Volume 6 (2008) Pages 113-119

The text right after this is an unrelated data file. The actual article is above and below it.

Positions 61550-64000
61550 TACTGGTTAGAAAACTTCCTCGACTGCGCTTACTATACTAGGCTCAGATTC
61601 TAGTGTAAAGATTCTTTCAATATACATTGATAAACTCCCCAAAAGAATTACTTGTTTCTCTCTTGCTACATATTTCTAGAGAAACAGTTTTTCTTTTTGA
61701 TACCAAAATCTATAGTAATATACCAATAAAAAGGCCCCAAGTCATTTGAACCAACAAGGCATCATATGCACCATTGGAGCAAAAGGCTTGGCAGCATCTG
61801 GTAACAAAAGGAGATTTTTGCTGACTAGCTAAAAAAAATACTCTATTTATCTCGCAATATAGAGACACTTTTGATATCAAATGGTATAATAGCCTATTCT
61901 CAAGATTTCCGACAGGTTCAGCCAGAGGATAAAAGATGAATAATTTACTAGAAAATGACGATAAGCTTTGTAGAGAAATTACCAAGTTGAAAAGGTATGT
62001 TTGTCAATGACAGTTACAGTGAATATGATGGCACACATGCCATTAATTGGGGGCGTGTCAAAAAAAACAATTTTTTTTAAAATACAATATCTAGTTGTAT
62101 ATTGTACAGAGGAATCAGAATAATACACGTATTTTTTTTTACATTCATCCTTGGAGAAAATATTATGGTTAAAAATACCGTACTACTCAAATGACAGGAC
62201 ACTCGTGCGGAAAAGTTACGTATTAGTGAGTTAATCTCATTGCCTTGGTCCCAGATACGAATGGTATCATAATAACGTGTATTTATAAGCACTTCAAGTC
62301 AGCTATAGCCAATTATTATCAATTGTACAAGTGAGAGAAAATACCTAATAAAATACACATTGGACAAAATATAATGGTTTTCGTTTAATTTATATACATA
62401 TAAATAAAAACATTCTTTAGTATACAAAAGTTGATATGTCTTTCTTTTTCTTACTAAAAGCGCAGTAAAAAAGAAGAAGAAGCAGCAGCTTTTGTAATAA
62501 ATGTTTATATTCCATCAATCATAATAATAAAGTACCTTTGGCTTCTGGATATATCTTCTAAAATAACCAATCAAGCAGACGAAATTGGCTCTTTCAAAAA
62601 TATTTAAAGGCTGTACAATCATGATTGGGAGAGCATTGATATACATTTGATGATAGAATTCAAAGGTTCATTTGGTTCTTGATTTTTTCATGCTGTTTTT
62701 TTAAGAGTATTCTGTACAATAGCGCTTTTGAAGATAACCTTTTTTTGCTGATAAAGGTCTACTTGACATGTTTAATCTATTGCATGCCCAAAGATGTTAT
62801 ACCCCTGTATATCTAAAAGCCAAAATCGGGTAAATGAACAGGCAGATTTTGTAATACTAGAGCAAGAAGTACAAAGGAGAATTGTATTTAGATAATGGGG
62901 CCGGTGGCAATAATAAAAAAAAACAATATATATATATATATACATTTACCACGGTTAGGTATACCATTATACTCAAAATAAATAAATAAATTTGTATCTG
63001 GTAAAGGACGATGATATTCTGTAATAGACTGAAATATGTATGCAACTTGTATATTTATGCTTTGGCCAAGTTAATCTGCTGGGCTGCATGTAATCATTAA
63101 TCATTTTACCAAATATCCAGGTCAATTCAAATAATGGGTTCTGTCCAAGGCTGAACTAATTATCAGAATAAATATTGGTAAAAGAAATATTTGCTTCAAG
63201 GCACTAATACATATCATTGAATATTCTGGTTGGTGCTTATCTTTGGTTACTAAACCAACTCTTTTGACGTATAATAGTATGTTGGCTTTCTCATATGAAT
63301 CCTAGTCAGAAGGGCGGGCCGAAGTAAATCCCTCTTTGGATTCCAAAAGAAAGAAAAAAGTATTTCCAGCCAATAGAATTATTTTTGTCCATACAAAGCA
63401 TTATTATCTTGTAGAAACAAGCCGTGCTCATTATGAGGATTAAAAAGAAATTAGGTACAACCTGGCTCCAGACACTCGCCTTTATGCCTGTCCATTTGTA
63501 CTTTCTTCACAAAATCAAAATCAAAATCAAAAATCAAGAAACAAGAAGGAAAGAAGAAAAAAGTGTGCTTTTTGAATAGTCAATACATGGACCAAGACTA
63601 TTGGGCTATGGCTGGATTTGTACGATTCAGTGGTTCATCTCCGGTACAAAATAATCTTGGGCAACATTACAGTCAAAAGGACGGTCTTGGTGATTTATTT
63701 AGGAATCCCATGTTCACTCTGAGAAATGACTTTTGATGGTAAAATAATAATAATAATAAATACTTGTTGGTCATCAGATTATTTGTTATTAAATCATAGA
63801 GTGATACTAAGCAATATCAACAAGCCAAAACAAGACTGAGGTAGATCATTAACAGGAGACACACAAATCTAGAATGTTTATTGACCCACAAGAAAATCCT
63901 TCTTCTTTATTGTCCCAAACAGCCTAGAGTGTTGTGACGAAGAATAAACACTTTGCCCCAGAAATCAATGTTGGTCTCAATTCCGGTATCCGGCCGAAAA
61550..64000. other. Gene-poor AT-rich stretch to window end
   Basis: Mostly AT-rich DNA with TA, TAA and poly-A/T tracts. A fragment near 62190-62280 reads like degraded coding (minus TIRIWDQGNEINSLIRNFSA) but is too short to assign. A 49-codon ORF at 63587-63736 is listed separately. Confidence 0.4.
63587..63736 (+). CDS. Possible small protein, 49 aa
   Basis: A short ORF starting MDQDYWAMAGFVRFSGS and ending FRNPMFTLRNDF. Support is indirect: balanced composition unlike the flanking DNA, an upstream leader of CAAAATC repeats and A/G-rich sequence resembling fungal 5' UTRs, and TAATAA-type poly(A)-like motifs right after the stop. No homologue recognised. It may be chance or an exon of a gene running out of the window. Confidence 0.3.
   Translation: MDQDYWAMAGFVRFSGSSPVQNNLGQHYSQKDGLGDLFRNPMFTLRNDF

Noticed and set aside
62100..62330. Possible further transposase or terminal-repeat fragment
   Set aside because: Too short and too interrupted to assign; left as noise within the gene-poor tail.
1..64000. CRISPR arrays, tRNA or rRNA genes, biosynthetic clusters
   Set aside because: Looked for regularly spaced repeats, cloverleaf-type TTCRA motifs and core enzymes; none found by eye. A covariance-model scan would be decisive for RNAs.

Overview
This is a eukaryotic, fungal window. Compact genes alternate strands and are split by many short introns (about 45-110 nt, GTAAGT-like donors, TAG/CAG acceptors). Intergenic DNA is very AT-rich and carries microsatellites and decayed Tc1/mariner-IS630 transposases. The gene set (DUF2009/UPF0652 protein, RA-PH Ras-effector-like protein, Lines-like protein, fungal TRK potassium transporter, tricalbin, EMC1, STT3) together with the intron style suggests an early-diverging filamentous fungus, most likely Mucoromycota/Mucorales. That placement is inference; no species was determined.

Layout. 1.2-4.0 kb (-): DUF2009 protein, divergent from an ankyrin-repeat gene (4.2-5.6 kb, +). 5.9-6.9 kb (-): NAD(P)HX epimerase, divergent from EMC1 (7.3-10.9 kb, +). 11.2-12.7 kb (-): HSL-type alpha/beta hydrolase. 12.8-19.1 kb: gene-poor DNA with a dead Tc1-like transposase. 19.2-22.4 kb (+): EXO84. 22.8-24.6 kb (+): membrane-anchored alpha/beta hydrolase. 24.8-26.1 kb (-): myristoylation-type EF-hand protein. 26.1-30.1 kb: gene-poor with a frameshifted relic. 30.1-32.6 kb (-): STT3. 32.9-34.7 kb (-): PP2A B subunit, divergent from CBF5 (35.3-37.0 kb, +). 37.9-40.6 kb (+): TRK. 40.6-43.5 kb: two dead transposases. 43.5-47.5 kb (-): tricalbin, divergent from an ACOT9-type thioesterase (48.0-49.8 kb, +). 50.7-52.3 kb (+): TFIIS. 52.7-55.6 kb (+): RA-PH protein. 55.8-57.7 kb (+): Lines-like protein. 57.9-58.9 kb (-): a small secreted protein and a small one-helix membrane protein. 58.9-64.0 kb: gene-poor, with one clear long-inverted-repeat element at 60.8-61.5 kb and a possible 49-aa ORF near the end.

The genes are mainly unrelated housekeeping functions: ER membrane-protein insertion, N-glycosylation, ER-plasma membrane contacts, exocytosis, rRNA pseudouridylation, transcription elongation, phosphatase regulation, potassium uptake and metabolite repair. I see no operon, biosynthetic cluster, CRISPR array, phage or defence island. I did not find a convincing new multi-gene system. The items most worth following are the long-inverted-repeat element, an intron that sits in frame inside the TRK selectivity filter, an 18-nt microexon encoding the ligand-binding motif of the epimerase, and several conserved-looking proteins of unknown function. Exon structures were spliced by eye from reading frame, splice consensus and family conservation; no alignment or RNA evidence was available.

This study aimed to examine the characteristics of handedness in Japanese adults based on gender differences, the presence of left-handed (LH) relatives and experiences with the forced conversion of handedness. Subjects were comprised of 4668 Japanese adults ranging from 15 to 29 years of age (3127 males 18.8±1.8 years old and 1541 females 18.8±1.4 years old). We investigated their subjective handedness, the presence and type of LH relatives, and their experiences with forced conversion of handedness. Although there was no gender difference in the incidence of “innate LH (a subject who had experienced forced conversion of handedness, or a LH subject without experience in the forced conversion)”, females underwent more forced conversion of handedness and had a higher incidence of subjects whose handedness changed from LH to RH. There was no significant difference in the proportion of forced conversion based on the presence of LH relatives, but the incidence of innate LH was higher in subjects with LH relatives and the proportion of LH subjects who remained unchanged after forced conversion was also higher in subjects with LH relatives. Among the subjects with LH relatives, the incidence of current LH was significantly higher in subjects with LH grandparents or parents than siblings. These findings may suggest that forced conversion may influence a gender difference in the incidence of LH. In addition, the presence of LH relatives genetically and environmentally (imitation) influences handedness, and the influence is greater in parents than siblings.